An interesting little calculator I found in the Mickelson article at the NRO.Punch in two states and you can see which way the trend is going as far as people entering or leaving a state. Trust me, it seems California is on the short end of the stick here.
Do the state politicians get it? Of course not. Remember this is about feeding the beast, and the beast demands more and more every year.
This conclusion is derived by analyzing Internal Revenue Service migration data and comparing that with state and local tax burdens. The Tax Foundation has a web-based migration calculator that enables anyone including journalists to make quick and easy comparisons between states on tax flight. The calculator shows the numbers of tax filers who moved from one state to another, and how much income shifted along with them.
Between 2009 and 2010 (the most recent tax year for which IRS data is available), California lost over 41,000 residents (including taxpayers and their family members) to other states, the third-largest net outflow in the country. And that was before last year, when the states income tax went up again to a top marginal rate of 13.3 percent, along with an increase in the sales tax. In 2010, Californians faced the nations fourth-highest tax burden, according to the Tax Foundation.
Where did the most Californians go? Texas. Nearly 15,000 more Californians moved to Texas than vice versa. Texans enjoy the nations sixth-lowest state-tax burden, and their state gained over 93,000 residents from other states, the highest figure in the country.
So if Governor Jerry Brown and the California legislature plan to ever balance the budget, they can start by figuring out how to stop nearly $380 million in annual income from leaving their state to Texas alone. Those incomes will not be subject to state and local income, property, and sales taxes because these individuals have vanished from the tax rolls, and their purchasing power will no longer benefit Californias economy.
However, there will be no public-policy changes if powerful elected officials are in denial. And, make no mistake, they are in denial.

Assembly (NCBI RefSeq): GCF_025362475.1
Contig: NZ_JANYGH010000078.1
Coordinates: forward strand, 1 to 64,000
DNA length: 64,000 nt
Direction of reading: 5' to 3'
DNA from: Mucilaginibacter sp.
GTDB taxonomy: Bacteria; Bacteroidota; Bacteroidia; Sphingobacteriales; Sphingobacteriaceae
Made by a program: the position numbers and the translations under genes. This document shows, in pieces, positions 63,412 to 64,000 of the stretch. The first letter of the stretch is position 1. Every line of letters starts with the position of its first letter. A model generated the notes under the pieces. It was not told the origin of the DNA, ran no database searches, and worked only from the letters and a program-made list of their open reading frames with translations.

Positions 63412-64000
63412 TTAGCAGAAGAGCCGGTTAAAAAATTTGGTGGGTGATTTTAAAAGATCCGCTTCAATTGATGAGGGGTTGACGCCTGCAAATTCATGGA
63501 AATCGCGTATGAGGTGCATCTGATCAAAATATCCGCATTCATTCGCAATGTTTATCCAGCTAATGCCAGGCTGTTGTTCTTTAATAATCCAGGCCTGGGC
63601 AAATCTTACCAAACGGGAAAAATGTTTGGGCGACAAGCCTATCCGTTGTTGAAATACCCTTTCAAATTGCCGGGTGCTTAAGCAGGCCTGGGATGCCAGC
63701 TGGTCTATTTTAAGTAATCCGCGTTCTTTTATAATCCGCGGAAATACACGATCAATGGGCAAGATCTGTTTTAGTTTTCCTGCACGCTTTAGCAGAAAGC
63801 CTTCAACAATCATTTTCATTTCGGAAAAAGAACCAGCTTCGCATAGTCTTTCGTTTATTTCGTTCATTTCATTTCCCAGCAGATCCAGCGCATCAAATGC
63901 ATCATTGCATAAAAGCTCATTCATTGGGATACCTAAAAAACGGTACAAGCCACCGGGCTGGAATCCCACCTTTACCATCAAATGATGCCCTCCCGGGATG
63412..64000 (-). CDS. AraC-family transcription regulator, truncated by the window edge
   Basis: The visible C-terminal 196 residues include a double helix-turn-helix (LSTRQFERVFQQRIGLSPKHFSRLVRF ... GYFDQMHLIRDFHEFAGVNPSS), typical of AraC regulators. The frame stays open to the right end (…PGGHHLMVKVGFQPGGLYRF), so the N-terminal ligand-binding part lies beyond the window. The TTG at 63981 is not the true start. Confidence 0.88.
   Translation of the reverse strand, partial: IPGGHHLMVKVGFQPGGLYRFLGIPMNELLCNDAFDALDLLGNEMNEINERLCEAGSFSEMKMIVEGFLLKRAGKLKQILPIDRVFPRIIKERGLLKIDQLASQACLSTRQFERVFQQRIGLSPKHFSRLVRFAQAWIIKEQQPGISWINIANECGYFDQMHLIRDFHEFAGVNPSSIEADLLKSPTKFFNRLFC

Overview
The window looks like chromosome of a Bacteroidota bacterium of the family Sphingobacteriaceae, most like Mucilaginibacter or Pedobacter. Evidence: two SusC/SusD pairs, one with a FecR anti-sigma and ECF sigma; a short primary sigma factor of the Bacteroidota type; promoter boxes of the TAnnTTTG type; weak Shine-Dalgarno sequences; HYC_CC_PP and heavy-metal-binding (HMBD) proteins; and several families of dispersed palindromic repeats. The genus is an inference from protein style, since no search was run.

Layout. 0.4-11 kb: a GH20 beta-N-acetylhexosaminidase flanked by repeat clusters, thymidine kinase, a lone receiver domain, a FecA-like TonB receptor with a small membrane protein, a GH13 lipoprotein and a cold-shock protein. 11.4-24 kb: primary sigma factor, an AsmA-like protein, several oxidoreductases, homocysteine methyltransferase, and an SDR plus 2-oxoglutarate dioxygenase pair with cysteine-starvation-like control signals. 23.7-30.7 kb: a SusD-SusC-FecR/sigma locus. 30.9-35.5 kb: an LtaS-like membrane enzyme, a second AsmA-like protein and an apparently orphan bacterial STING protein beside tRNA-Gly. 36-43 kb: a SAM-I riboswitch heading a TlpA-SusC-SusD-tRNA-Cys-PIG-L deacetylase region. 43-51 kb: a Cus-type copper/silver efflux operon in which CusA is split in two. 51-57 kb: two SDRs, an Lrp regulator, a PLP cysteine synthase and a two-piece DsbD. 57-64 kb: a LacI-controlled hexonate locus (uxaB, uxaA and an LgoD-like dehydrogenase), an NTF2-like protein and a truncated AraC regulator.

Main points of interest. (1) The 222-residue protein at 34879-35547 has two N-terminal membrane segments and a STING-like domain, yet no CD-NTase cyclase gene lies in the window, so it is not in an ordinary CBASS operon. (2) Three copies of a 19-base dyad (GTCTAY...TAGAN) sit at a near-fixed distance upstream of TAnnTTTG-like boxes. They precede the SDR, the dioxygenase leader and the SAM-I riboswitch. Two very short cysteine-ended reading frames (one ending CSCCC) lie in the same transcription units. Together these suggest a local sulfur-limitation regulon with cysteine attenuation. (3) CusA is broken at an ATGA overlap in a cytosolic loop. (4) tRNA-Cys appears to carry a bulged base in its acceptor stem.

The chairman of Californias state-senate budget committee told the San Francisco Chronicle after Mickelsons remarks that he had never seen tax flight so significant that it should make a financial difference or influence public policy. Really? Perhaps the media should ask the senator how California is supposed to make up for over $1 billion in annual income fleeing the state. Again, that was just between 2009 and 2010. The senator might want to spend a few minutes using the tax-migration calculator to determine how many billions California has lost since hes been in office.
This is not about living within your means. This is about reelected some very spoiled and ethically challenged politicians back into office again and again. Truth is sooner or later California will have to buckle under the weight of a growing “taker” population and a shrinking “producer” population. That is why you see politicians trying every way they can to get more revenue. Not to solve the problem but just hold it off long enough to get the hell out of town before this happens.
CHRIS HUGHES, FACEBOOK CO-FOUNDER: But I think he’s been very clear. The administration, the president in particular, has gone to the table for a grand bargain several times and it seems that the — much of the Republican caucus in the House has not — has not accepted some of the sacred cows that the administration has put on the table. The president again talks about this in the interview in detail.
RADDATZ: George, quick.
GEORGE WILL: Again, I come back to the rule of life. A dollar spent on A cannot be spent on B. You wonder why discretionary spending is so low? Because nondiscretionary spending on entitlements is crowding out the Marine Corps, scientific research, everything else. And this is our future. We’re going to be an assisted living home with an Army. That’s going to be the American government.
Don’t forget the welfare state George. They are the ones who will be coming for your stuff when their stuff runs out. And they’ll be armed. You won’t, the good liberal that you are, which will make their job simpler.